Betts calls out unjust treatment of musicians
Dickey Betts, founding member of The Allman Brothers Band, is calling for music fairness and the unjust treatment of musicians when it comes to compensation and treatment of artists by major radio corporations. He supports the American Music Fairness Act which, if passed, would require that performing artists are paid for the use of their songs on FM/AM radio — just like they already do on digital streaming services.
The bipartisan bill was introduced by Representatives Ted Deutch (D-FL) and Darrell Issa (R-CA) earlier this summer with Dionne Warwick, Sam Moore, Dropkick Murphys’ Ken Casey on hand in Washington vocalizing their support. We were in attendance as each expressed their feelings that terrestrial radio has utilized “promotion” as an excuse to avoid paying artists for spins.
It’s well known that songwriters get paid each time a song is played on the radio, but the artists do not — unless, of course, they’re the songwriters as well. Now, Betts is speaking out ahead of this weekend’s Rock and Roll Hall of Fame Ceremony in Cleveland, reminding the public that music creators are being shortchanged.
“This weekend, as we celebrate the induction of legendary artists into the Rock and Roll Hall of Fame, it’s worth remembering that music creators are still not paid by AM/FM radio when their songs are played over the air. That’s just wrong,” Betts shares. “As we stand up and applaud the careers of star performers, we also should take this moment to stand up for music creators who aren’t fairly compensated for their work. Major media companies rake in billions of dollars in advertising and yet refuse to pay artists a dime when their music is played. The American Music Fairness Act is before Congress and would rectify this wrong. As we celebrate our diverse musical culture, we should be doing right by the artists behind the music and paying them for their contributions.”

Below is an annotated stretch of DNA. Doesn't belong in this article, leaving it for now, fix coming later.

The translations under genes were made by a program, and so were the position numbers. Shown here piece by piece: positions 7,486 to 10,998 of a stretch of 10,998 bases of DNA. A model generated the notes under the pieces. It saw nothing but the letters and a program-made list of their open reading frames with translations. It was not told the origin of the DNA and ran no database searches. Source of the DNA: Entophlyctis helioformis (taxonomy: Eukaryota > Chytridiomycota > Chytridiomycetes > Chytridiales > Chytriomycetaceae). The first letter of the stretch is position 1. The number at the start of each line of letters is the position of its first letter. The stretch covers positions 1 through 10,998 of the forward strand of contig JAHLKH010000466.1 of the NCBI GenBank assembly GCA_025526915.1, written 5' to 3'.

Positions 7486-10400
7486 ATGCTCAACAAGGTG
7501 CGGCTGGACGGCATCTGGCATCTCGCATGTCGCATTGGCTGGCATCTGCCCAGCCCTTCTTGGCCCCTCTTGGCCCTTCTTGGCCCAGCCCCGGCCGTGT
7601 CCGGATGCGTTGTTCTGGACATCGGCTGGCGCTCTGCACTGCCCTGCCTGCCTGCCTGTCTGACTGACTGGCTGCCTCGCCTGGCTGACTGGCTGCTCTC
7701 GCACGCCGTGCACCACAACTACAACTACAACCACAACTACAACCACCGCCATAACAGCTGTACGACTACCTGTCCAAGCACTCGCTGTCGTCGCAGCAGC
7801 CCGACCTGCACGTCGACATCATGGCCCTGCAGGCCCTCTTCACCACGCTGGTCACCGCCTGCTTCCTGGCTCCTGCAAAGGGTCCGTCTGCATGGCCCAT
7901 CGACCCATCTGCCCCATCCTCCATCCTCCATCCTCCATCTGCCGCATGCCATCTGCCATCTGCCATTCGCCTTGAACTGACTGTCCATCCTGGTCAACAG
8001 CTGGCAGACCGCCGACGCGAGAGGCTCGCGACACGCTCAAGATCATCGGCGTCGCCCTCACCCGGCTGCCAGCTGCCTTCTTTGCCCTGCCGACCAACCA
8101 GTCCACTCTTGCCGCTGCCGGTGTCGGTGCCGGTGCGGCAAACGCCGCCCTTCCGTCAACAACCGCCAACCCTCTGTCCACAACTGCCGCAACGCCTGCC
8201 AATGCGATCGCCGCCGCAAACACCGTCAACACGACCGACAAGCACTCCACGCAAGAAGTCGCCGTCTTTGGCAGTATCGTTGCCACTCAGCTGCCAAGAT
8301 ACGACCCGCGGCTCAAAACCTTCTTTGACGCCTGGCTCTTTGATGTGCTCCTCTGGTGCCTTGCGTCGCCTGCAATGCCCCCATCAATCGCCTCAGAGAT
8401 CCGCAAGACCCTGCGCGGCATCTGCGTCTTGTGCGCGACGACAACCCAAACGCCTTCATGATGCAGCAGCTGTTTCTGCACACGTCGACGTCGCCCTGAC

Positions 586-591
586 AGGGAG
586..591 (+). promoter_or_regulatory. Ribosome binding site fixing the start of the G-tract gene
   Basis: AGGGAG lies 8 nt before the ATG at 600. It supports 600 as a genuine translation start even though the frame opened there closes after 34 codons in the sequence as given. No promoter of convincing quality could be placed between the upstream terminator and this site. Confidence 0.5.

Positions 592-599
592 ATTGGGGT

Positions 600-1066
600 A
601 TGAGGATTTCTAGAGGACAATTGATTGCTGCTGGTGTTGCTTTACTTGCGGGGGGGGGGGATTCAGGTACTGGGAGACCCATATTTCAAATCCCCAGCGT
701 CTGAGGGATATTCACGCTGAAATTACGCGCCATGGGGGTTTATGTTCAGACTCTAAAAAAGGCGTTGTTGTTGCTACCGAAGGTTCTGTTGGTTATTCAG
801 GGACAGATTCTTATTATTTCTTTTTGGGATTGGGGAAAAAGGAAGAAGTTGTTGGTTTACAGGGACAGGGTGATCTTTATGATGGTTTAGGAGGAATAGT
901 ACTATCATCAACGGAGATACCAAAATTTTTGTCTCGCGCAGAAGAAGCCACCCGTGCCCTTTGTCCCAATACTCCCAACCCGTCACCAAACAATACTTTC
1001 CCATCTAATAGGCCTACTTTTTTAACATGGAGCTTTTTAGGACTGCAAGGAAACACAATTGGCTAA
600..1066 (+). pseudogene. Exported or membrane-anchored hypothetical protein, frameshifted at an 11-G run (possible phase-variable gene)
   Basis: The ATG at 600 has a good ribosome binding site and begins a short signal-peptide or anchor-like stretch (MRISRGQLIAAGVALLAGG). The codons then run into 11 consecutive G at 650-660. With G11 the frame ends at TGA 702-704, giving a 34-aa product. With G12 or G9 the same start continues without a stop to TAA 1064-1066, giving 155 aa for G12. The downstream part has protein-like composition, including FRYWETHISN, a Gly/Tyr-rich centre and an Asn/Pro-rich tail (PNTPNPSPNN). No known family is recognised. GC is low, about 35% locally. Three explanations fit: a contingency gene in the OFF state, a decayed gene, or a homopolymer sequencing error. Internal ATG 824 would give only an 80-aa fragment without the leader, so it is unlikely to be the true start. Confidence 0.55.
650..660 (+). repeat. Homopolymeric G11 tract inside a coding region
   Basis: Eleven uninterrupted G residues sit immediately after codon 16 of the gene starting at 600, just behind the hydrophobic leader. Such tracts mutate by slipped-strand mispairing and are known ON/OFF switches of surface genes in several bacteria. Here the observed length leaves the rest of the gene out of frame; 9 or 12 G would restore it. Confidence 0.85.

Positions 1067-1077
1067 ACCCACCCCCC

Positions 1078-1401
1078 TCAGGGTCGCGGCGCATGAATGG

By a two to one margin, Americans also believe it’s unfair that artists are not paid when their music is played on traditional radio, according to a recent national survey. However, the lack of understanding of the plight of music creators has made it easier for the corporations that control radio stations to get away with this injustice, as a full 60% of Americans report they were not aware that music creators were not paid when their music is played on FM/AM stations.
The American Music Fairness Act is in response to the Local Radio Freedom Act that Steve Womack (R-AR) and Kathy Castor (D-FL) introduced in May and is championed by the National Association of Broadcasters, and bipartisan majority support in the House. The act is a resolution declaring that Congress should not impose any new performance fee, tax, royalty, or other charges that create economic hardships for locally-owned radio stations, with more than 70 cosponsors in the House. Additionally, US Senators Martin Heinrich (D-NM) and John Barrasso (R-WY) are leading a companion resolution in the Senate.